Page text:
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In the late 1990s, the James Joyce Center in Dublin installed a new exhibit: the original doorway of 7 Eccles Street, an address made famous as the home of the fictional Leopold and Molly Bloom of Ulysses. This doorway, through which Bloom exits but does not reenter on returning home on 16 June 1904, had its own odyssey around Dublin after the houses on Eccles Street were demolished. It is now sealed up and on permanent display along with installations on the various episodes of Ulysses and furniture from an apartment in Paris where Joyce worked on translations of Finnegans Wake.1 The doorway prompts us to consider the relation between objects, texts, and history. “Ithaca,” the penultimate episode of Ulysses in which Bloom returns home and which Joyce described as “in reality the end” of the book, shows us that this relationship is not straightforward. 2 Though comparing the episode to the epic theater of Bertolt Brecht, we will see that the historical significance of things has to do with departures and unexpected returns, with productive estrangement and multiple meanings. The most materially detailed episode of Ulysses, “Ithaca” allows us to examine the relation between Ulysses’s objects and Irish history but also, through reexamining the [End Page 67] novel’s status as a modern epic, to consider the role of things in modernity’s understanding of itself.
Walter Benjamin warns us about understanding history as a “series of facts congealed in the form of things.”3 In the Arcades Project, he calls the kind of history “that showed the thing ‘as it really was’” an illusion and a powerful narcotic.4 This positivistic attitude to the past and to the physical world induces a loss of critical faculties. Yet, while Benjamin criticizes objective accounts, objects nonetheless play a vital role in his understanding of history:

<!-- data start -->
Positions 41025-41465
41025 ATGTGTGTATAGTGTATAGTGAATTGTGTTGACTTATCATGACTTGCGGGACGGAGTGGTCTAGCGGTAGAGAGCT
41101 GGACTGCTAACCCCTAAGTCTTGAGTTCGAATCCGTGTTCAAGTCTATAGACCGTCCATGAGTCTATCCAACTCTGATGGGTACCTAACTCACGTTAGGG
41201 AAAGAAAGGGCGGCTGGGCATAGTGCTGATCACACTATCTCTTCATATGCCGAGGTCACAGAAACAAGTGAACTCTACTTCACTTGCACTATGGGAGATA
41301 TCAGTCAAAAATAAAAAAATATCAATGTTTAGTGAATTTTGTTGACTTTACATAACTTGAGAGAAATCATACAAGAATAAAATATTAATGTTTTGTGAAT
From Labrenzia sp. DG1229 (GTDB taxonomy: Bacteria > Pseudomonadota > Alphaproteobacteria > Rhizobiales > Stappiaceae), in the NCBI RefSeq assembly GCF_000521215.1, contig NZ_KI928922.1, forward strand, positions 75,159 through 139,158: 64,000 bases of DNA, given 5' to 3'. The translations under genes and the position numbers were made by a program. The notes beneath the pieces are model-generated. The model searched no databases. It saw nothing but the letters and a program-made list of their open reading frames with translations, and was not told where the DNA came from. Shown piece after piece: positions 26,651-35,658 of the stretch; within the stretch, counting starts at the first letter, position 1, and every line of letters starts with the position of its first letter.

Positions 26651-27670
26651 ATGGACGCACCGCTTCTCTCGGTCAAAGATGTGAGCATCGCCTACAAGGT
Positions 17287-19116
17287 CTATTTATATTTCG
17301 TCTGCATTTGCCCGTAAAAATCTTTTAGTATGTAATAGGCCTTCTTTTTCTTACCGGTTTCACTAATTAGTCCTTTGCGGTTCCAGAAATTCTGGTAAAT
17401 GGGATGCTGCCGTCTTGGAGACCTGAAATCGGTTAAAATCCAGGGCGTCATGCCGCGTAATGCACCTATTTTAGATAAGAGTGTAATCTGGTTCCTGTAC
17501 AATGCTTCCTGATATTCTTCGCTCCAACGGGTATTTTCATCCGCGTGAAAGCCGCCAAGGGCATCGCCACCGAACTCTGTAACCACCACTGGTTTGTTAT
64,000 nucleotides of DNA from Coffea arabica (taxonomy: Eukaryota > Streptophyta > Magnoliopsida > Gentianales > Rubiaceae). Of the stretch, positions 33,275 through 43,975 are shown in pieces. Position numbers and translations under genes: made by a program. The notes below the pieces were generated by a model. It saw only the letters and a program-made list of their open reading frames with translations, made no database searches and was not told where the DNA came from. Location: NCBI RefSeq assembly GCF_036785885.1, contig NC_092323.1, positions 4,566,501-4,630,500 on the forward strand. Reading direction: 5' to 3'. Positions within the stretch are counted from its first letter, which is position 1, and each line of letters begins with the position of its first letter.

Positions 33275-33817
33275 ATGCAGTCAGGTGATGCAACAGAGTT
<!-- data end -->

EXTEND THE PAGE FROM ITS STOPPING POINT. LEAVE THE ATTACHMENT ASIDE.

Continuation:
The characteristic residue of this [reifying] conception is what has been called the “History of Civilization,” which makes an inventory, point by point, of humanity’s life forms and creations. The riches thus amassed in the aerarium of civilization henceforth appear as though identified for all time. This conception of history makes cheap the fact that such riches owe not only their existence but also their transmission to a constant effort of society—an effort, moreover, by which these riches find themselves strangely altered.5
In contrast to the idea that history can be displayed as a set of physical objects in a museum, Benjamin calls attention to the “constant effort of society” that leads to the ongoing transformation of things. In opposition to the diminution of the world by a history that “makes cheap” the fact of this work, Benjamin stresses the abundant [End Page 68] variety that this effort creates, “by which these riches find themselves strangely altered.” If we are to understand the relation of objects to history, then, we must consider an unfamiliar excess.
A physical remnant of the Eccles Street of 1904, the exhibited doorway is a nod to Joyce’s stated documentary ambitions for Ulysses; he famously told Frank Budgen that “he wanted to give a picture of Dublin so complete that if the city one day disappeared it could be reconstructed from his book.”6 Joyce’s accuracy in writing Ulysses went as far as to lodge the Blooms at an address at which he himself had stayed and that he gathered was vacant in 1904.7 The doorway features explicitly in his research, as Joyce wrote to his aunt to ascertain the extent of the drop from street level to cellar level, a drop that indeed Bloom makes in “Ithaca” as he returns to the house without his front door key and enters by a devious route.8
After the wandering and confusion of the previous chapters, the episode promises a return to solid territory, taking the form of questions and answers in a scientific style.9 This catechism seems calculated [End Page 69] to defy Catholic antimaterialism with an understanding of the world grounded in physical facts and things...